The New York attorney general is investigating possible manipulation in foreign-exchange trading, according to a person familiar with the matter, aiming more scrutiny at a market already tainted by scandals that have led to billions of dollars in fines.
The investigation centers on brokers who may be placing fake orders, a technique sometimes called spoofing, according to the person. These practices are also referred to as ghosting, because they create the impression of activity that isn’t really there.
New York’s top cop, Eric Schneiderman, has sought to expand his oversight over financial markets, targeting allegedly unfair practices in the U.S. stock market over the past year. In the latest investigation, his office has sent subpoenas for records to interdealer brokers including TFS-ICAP, Tullett Prebon Plc, BGC Partners Inc. and GFI Group Inc., the person said.
TFS-ICAP is a joint venture of ICAP Plc and Cie. Financiere Tradition SA, which ICAP says operates the business. BGC Partners owns GFI. Representatives of the interdealer brokers declined to comment. Matt Mittenthal, a spokesman for Schneiderman, declined to comment.
The investigation, still in its early stages, is examining whether fake bids and offers in FX options were posted on the electronic trading platforms hosted by the interdealer brokers, in order to ramp up interest from options traders in largely illiquid emerging-market currencies, according to the person familiar with the investigation.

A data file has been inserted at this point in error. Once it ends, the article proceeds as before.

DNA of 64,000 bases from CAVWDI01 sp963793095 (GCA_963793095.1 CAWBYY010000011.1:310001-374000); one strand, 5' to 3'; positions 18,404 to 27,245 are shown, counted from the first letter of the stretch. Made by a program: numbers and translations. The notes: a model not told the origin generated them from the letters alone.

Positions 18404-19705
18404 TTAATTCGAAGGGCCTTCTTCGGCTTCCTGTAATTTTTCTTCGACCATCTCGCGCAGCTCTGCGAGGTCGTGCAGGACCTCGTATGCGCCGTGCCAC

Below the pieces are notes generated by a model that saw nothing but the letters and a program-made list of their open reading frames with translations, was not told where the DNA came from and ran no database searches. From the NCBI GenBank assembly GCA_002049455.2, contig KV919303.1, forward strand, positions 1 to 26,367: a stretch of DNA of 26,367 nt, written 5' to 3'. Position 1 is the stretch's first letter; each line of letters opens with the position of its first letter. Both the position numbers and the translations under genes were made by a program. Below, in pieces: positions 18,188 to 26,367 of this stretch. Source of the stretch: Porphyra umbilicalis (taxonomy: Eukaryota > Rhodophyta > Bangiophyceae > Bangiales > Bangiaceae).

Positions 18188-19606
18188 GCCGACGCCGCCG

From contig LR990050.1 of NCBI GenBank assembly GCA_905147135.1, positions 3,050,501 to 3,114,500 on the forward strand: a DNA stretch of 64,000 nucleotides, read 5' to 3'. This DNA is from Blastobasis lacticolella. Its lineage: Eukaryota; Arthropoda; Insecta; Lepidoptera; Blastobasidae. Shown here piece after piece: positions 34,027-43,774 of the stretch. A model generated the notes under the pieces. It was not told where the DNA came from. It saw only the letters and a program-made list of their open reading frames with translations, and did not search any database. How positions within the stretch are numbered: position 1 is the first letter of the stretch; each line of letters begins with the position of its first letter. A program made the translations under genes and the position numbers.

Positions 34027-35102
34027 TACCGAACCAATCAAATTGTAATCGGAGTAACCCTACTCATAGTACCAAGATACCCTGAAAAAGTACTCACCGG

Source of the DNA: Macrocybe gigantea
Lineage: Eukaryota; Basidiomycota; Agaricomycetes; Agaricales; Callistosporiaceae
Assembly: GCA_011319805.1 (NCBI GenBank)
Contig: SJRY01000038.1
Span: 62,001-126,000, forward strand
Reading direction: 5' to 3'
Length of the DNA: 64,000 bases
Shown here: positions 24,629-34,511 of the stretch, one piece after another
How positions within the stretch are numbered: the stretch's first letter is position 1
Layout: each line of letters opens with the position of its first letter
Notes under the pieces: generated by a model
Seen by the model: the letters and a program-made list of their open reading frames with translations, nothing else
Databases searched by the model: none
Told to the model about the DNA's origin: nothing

Shares of ICAP dropped 1 percent after the news broke, while Tullett Prebon lost 1.1 percent. BGC slumped 5.6 percent, the largest one-day decline since March 2014. Cie. Financiere Tradition rose 0.6 percent.
Regulators and prosecutors have spent 2015 trying to root out fake orders from U.S. markets. Spoofing — in which traders attempt to drive prices in a favorable direction with orders they don’t actually plan to execute — has been the subject of several high-profile cases, including the arrest of London-based trader Navinder Sarao and the conviction in Chicago of Michael Coscia.